Will Insurers unconditionally accept the IB’s fresh circular on Paid up Capital?

Kathmandu: The insurance regulatory authority, the Insurance Board, has directed life and non-life insurers to more than double the minimum paid-up capital. The insurers have responded that the IB has unexpectedly brought the provision to increase the paid-up capital while the previous minimum paid-up capital is yet to be fulfilled by some of the insurers.

An Insurer’s CEO comments,’ At a time when the financial market is parched due to lack of investable fund in bank and financial institutes, such proposal of pouring additional capital doesn’t make sense at all.”

Life and non-life insurance companies have to raise total of Rs. 65.26 billion for their increased paid-up capital requirement as per the new provision unveiled by the IB. The Board on Thursday has directed the life insurers to increase the minimum paid-up capital to Rs. 5 billion and the non-life insurers to Rs. 2.5 billion.

The IB has been directed to submit a capital increment plan within the next 30 days. The insurers are obliged to secure the paid-up capital by the 2079.

The IB had earlier issued a Directive to manage paid-up capital on the basis of insurer’s risk. The guideline on the solvency margin and risk-based capital stipulates that risk based capital should be managed by Asar end of FY 2083/2084.Risk-based capital(RBC) is a certain amount of capital that insurance companies must have on hand in order to hedge against their potential risks. This is to ensure that the company can maintain solvency to meet potential financial obligations, and meet all of its financial operational requirements.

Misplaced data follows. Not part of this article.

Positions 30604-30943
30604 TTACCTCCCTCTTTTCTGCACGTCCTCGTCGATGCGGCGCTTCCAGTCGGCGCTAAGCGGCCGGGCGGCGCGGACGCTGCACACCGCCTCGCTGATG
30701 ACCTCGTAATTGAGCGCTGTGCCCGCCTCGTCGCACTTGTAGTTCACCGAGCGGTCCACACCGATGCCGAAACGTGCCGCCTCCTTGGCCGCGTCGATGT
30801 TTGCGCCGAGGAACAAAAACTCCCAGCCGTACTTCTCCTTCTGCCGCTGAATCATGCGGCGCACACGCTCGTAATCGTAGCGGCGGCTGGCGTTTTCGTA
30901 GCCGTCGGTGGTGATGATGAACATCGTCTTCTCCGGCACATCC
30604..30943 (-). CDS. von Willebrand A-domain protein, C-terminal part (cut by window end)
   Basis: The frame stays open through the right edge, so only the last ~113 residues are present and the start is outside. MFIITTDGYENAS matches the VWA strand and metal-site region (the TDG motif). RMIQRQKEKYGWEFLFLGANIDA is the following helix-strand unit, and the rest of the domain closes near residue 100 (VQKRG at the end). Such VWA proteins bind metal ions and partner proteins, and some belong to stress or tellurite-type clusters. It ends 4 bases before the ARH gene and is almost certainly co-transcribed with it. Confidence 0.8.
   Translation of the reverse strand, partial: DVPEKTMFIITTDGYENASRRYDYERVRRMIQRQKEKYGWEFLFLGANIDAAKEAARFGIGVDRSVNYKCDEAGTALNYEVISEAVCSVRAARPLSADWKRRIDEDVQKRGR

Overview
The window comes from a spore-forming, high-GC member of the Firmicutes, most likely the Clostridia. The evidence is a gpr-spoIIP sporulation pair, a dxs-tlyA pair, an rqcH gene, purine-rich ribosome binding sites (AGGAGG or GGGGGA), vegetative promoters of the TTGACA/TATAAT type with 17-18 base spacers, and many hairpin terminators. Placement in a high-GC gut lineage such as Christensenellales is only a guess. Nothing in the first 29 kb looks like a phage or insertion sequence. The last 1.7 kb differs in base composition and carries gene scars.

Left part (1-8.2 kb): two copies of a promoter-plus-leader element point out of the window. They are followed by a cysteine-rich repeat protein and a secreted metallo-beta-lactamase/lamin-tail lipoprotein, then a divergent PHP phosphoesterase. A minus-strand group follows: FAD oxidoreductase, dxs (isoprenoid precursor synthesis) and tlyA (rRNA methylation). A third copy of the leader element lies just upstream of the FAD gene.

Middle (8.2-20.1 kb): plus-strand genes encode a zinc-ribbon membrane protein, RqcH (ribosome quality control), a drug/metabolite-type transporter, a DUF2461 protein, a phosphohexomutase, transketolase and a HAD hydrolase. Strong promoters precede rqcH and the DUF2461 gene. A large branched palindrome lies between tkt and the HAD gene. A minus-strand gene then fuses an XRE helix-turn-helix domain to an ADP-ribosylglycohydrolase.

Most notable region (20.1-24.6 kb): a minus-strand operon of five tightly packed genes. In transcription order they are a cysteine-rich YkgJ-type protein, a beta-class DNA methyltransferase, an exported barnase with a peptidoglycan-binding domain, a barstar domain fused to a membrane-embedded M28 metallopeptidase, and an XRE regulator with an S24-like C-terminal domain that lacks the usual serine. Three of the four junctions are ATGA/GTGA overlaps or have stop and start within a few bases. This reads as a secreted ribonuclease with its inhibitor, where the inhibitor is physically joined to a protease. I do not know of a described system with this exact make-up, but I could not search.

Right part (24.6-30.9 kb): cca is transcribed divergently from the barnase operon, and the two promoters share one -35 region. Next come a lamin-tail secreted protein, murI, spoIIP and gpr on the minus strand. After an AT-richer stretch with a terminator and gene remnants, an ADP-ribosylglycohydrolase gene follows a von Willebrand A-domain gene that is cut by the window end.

But now, contrary to the spirit of the directives introduced by the IB itself, it has put undue pressure on the insurers with low turnover and low risk with insurers of high risk and high turnover to increase their capital. On the other hand, some new insurance companies have not been able to do the expected business and the existing capital has not been utilized. It is also not appropriate to force investors to invest more through preference shares (right shares) as poor performing insurers are not in a position to distribute bonus shares to investors from profits.
The insurers have also criticized some of the recent directives of the IB saying that they were brought for the purpose of fulfilling the vested interests of the certain group rather than for the purpose of strengthening the insurance industry.

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